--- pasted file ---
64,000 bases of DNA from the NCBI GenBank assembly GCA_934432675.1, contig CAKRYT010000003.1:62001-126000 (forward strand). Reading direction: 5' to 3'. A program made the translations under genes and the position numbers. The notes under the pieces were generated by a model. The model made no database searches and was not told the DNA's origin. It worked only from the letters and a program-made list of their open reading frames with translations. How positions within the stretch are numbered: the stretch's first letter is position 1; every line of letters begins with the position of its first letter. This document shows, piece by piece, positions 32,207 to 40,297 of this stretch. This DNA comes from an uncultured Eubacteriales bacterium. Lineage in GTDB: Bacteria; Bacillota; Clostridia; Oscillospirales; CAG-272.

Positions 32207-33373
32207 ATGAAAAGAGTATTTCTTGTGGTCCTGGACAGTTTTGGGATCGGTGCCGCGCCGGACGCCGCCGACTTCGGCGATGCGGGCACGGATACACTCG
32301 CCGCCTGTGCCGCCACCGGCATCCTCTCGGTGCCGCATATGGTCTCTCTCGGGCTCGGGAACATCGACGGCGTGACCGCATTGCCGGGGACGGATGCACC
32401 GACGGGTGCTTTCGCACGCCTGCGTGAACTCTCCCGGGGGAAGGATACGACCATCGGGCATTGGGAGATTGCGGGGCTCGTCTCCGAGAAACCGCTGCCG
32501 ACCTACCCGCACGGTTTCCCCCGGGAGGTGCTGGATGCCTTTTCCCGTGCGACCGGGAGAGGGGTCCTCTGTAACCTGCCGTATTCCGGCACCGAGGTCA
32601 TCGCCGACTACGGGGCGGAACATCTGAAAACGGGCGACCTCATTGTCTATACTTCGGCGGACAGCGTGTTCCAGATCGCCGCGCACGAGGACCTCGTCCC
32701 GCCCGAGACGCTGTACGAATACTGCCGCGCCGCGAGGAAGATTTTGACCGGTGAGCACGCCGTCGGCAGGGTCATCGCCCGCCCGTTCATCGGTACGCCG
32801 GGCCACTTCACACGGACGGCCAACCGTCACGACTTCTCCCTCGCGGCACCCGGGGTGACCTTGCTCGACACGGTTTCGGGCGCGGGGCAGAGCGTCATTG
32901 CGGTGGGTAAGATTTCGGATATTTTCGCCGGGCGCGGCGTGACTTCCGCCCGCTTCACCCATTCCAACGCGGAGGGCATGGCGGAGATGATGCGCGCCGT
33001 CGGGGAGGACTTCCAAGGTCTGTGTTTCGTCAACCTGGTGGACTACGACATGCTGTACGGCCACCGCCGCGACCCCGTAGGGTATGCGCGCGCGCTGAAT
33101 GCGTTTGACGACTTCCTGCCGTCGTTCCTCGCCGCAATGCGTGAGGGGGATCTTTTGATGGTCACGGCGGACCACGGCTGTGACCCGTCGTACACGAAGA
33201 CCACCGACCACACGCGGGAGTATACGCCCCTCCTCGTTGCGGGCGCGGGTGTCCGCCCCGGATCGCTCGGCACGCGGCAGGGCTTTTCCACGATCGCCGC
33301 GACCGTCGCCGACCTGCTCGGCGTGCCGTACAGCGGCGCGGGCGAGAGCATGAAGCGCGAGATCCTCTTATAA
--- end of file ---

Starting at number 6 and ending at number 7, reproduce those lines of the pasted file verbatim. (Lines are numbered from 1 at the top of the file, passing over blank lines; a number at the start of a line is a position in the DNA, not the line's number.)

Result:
32501 ACCTACCCGCACGGTTTCCCCCGGGAGGTGCTGGATGCCTTTTCCCGTGCGACCGGGAGAGGGGTCCTCTGTAACCTGCCGTATTCCGGCACCGAGGTCA
32601 TCGCCGACTACGGGGCGGAACATCTGAAAACGGGCGACCTCATTGTCTATACTTCGGCGGACAGCGTGTTCCAGATCGCCGCGCACGAGGACCTCGTCCC